Welcome to Love von Beauty von Love!

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In the beginning there was … Love & Beauty & Life & Light & Spark  & Prosperity & Style & Soul & Bliss & Happiness & Wonder & Joy & Courage & Vision & Solidarity & Childhood & Freedom & Dream & Faith.

And at some point hatred, lust, death, darkness, poverty, plague, immorality, scandal, despair, expectation, sorrow, envy, blindness, ego, greed,  cynicism, grievance, hunger, terror, fear, bullies –  made room and started messing things up …

I started this blog from a purely egocentric need: a need to remind myself of beauty and love, which makes life worth treasuring, every single day, every single moment.

In the beginning there was … Love & Beauty & …whatever we wish for!

The entrance halls of Tbilisi

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Whenever I was in Tbilisi before, I had an urge to push doors open. «There must be magic to discover behind its enchanting doors », my inner nudge was saying. And so it is. .

The magic of stained glass by Italian masters, on doors crafted by Georgian carpenters, framed by unique patterns of metal shaped in laces by Armenian blacksmiths, leading to halls adorned by Renaissance or Moorish style paintings on walls and ceilings … all this beauty as a celebration of our diversity giving birth to something amazing.

There are so many wonderful buildings in Sololaki through which German, Italian, Georgian, Armenian and Russian architects expressed their love for the beauty of this city.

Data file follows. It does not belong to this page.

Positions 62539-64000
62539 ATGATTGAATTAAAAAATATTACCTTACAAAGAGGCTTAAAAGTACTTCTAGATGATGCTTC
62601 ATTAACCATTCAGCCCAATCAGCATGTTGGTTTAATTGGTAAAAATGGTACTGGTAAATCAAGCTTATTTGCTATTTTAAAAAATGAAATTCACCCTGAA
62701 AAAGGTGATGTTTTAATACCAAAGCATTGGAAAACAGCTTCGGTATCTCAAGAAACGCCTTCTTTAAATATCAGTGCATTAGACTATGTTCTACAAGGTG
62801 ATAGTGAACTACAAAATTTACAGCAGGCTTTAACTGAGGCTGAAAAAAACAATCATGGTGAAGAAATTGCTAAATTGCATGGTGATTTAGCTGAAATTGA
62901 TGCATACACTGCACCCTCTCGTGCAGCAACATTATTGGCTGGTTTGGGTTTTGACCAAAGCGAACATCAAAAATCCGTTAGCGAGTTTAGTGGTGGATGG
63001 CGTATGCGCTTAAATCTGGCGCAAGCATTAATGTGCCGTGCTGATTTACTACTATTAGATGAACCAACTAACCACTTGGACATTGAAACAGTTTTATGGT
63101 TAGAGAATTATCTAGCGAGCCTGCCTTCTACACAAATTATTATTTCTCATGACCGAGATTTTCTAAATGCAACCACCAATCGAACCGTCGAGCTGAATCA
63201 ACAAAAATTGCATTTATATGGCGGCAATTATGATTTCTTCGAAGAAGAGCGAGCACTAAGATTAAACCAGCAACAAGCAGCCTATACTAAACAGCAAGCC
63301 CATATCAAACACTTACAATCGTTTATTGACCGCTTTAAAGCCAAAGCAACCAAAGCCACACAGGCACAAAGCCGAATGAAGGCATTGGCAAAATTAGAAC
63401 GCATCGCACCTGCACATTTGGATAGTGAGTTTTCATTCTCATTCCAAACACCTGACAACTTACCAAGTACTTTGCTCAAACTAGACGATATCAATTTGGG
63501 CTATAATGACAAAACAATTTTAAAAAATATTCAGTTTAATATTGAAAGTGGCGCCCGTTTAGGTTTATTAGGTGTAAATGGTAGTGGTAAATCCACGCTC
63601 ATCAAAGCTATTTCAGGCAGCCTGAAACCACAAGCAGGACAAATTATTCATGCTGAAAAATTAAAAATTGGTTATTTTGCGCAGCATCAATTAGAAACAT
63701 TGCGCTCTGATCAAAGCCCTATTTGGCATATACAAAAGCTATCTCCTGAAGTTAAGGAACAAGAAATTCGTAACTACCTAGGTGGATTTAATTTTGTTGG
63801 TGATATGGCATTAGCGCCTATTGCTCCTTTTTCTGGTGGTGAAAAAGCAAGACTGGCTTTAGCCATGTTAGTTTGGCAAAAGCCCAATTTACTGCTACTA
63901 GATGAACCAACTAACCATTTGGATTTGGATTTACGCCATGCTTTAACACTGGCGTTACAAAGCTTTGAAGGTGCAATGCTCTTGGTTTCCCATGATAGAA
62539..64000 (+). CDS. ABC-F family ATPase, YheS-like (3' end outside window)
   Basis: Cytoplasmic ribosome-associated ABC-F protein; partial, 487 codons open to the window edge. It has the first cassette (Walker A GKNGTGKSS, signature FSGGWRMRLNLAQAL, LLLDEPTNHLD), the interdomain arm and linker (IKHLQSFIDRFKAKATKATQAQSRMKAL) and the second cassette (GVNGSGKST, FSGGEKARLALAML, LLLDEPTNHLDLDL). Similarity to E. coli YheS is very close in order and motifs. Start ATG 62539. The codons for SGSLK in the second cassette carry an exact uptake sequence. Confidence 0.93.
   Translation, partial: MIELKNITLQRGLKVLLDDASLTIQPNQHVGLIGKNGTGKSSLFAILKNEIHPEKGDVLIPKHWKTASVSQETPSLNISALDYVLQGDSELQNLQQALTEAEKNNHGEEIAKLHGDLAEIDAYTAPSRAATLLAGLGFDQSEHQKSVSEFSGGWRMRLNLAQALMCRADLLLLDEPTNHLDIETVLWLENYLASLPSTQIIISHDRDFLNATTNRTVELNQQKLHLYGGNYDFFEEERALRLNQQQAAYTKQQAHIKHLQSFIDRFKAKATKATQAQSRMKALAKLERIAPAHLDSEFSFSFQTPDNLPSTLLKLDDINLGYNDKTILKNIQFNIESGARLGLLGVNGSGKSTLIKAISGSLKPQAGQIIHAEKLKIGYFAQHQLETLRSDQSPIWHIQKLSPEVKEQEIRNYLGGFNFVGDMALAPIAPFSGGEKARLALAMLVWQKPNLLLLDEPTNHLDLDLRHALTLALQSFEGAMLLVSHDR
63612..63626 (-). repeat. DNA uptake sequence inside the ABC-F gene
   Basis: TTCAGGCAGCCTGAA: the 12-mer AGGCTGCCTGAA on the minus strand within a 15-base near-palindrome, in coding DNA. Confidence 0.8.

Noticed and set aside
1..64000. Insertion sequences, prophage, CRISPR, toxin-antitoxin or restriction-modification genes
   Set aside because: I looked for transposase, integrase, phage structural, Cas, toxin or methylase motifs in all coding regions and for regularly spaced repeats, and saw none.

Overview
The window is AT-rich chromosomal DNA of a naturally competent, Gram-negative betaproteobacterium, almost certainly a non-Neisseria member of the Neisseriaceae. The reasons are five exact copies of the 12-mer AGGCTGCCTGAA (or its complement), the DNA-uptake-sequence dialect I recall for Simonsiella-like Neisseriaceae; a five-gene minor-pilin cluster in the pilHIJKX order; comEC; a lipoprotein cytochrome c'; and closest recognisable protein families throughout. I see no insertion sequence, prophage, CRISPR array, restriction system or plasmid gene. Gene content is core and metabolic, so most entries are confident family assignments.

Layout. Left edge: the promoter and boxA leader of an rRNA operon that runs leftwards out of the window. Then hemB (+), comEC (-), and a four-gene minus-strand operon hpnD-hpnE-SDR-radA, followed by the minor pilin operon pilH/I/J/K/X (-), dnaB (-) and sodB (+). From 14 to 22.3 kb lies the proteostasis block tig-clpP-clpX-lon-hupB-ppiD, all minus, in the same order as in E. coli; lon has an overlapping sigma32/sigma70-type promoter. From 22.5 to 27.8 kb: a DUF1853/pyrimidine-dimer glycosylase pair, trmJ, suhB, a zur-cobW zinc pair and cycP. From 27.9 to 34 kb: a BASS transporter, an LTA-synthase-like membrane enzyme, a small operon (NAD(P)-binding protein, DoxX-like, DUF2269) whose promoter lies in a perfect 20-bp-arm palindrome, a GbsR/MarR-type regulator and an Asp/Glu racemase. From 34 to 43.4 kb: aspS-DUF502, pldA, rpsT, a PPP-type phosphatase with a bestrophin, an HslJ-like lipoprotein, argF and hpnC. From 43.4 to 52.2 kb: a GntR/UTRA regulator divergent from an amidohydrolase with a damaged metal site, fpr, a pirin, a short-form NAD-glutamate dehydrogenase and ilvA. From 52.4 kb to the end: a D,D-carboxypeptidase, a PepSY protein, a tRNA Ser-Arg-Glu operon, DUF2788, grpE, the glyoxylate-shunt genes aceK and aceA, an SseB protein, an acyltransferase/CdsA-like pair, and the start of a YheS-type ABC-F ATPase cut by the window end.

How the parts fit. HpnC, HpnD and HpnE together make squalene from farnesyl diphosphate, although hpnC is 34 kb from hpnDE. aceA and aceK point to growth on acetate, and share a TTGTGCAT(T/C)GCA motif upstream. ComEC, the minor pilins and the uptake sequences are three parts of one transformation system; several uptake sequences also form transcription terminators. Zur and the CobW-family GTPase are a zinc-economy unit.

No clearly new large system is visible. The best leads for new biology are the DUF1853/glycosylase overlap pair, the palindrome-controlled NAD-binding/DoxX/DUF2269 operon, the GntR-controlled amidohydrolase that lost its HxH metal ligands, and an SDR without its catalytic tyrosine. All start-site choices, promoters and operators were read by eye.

“The eighth life” by Nino Haratischvili

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Haratischvili takes the reader through historical events on Georgian soil with the ease of a seasoned local. She introduces us to events as if she was there at that time: “It’s ten thirty on a beautiful sunny morning scented with cardamom, coffee, dust, and cloves, the kind of morning you will only find in Tbilissi.” That was the day Stalin robbed the Tsar’s carriage in plain day in the center of the town.

« The eighth life » could be the story of any family on Georgian soil, who had members living in Russia, as the events of those times joined and separated people of these two countries at most unexpected crossroads. And Haratischvili gives us the story with the intimate knowledge of someone who might have lived more than one life on earth. It is beautiful, touching and utterly brave.

Haratischvili does not take us on a simple straight journey. It is rather a carpet weaving as she adds characters and events to the story. And she does so because « I often used to wonder what would happen if the world’s collective memory had retained different things and lost others. If we had forgotten all the wars and all those countless kings, rulers, leaders, and mercenaries, and the only people to be read about in books were those who had built a house with their own hands, planted a garden, discovered a giraffe, described a cloud, praised the nape of a woman’s neck. I wondered how we know that the people whose names have endured were better, cleverer, or more interesting just because they’ve stood the test of time. What of those who are forgotten? » Yes, what about those?

Anyone wishing to understand more about recent history of Georgia and the reasons behind many of its current institutions should read “The eighth life ». And do that with an open mind, as our guide David said: «Nino was very considerate to the reader in presenting many facts of our recent history. She probably thought that it would be to complicated to grasp for those who have not lived through those times”.

The magic of Kalantarov’s house: in the heart of Sololaki

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One of the local legends say that the house was built by the oil magnate Kalantarov as a pledge of love to an Opera signer, who agreed to nothing more than a dwelling as splendid as the Opera House in Tbilisi. The young architect Sargsyan seemed to like all things Moorish in architecture and design. The love birds soon moved in and lived there happily until 1921. It then became home to many families placed here by virtue of soviet expropriation. It was slowly losing its magic, until it was refurbished by the Academy of Arts in 2014.